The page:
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Calls for independent review into Woodbridge ‘cheese wedges’ housing proposals

PUBLISHED: 17:57 30 August 2018 | UPDATED: 17:57 30 August 2018

Suffolk Coastal's former headquarters at Melton Hill, Woodbridge, is where the site for the new homes Picture: ARCHANT

Suffolk Coastal's former headquarters at Melton Hill, Woodbridge, is where the site for the new homes Picture: ARCHANT


Some 45 public objections have been lodged about Active Urban Woodbridge Ltd’s (AUWL) recently revised application to build 100 homes at Suffolk Coastal District Council’s old offices in Melton Hill – with one supporting comment.

The developers are seeking to reduce the number of affordable homes from 32 to 15 by claiming Vacant Building Credit (VBC) – a scheme introduced nationally to promote brownfield development.

While AUWL has said the reduction in affordable homes was necessary due to lack of interest from registered social landlords and the “challenging viability of the scheme”, people living nearby have criticised the application.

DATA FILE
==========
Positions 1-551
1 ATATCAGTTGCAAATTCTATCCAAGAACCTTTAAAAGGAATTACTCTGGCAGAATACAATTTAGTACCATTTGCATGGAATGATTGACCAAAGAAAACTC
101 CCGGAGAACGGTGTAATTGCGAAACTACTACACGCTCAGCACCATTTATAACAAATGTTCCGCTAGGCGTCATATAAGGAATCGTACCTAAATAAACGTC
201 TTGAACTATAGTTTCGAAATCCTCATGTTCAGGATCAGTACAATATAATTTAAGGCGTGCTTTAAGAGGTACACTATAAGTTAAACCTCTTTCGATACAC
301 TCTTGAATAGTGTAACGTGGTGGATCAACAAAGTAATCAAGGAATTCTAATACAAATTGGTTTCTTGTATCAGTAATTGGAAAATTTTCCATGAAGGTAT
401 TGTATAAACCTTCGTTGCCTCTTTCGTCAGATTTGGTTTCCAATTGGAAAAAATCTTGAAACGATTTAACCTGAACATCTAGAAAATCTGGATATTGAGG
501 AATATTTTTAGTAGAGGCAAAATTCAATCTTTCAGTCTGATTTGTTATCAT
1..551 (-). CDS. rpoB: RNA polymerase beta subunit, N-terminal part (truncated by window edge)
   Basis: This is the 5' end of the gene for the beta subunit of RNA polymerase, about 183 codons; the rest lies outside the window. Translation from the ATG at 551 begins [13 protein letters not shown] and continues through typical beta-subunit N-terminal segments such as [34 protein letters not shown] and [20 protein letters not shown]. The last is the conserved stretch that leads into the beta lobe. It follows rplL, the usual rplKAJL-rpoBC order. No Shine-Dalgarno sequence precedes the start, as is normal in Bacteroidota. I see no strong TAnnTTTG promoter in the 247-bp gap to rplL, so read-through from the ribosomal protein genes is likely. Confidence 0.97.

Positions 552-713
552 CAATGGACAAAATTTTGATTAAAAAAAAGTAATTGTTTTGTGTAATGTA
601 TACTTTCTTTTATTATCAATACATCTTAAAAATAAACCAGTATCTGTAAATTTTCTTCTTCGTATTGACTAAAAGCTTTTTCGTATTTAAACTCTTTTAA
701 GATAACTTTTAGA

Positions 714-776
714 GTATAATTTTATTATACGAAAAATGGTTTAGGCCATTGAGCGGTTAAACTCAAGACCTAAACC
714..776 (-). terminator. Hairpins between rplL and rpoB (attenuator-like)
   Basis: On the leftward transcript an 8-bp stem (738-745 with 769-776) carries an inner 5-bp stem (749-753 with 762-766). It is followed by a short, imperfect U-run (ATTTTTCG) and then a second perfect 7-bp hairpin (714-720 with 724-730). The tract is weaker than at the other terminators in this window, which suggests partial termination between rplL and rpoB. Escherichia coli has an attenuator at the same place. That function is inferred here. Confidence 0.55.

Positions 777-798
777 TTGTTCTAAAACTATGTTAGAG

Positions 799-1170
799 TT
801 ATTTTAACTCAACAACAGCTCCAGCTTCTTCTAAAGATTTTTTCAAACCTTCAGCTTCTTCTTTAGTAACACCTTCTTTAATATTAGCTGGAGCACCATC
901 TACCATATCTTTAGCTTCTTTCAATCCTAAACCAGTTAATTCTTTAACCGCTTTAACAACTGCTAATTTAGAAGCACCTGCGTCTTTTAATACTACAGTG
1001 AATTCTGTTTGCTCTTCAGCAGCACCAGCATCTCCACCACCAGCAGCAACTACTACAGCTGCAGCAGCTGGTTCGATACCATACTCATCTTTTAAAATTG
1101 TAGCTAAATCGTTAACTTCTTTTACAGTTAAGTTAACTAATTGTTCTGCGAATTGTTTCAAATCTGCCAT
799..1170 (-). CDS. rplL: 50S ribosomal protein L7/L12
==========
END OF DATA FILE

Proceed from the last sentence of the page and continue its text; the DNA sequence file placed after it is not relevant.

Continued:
The scheme has proved controversial ever since AUWL won the council contract to redevelop the site in 2016, with some likening its design unfavourable to “cheese wedges”.

The delays that followed the application’s provisional approval in October last year led to further criticisms over its viability.

Michael Holland, who lives near to the proposed site, has called for an independent review into the handling of the project.

Mr Holland said that while AUWL was the preferred bidder in 2016, the subsequent delays meant the council’s financial calculations must now show a “significant adverse variance” due to the delays in completing the sale, which is dependent on planning approval, as well as the costs in maintaining the site.

In a letter to this newspaper, Mr Holland also said the council would be “embarrassed” if it failed to secure affordable housing on the sale of its own land, and questioned why further community consultation had not been held over design revisions.

Further objections, lodged by John Saggers, questioned the legitimacy of AUWL’s claim for VBC - which he said failed to comply - and called for a new round of consultation events.

AUWG said VBC had been introduced to give developers a financial credit for the amount of vacant building floorspace brought back into use.

“It looks forward to progressing the application in the coming weeks,” the company added.

SCDC said the application was to consultation and people could comment by visiting its website.

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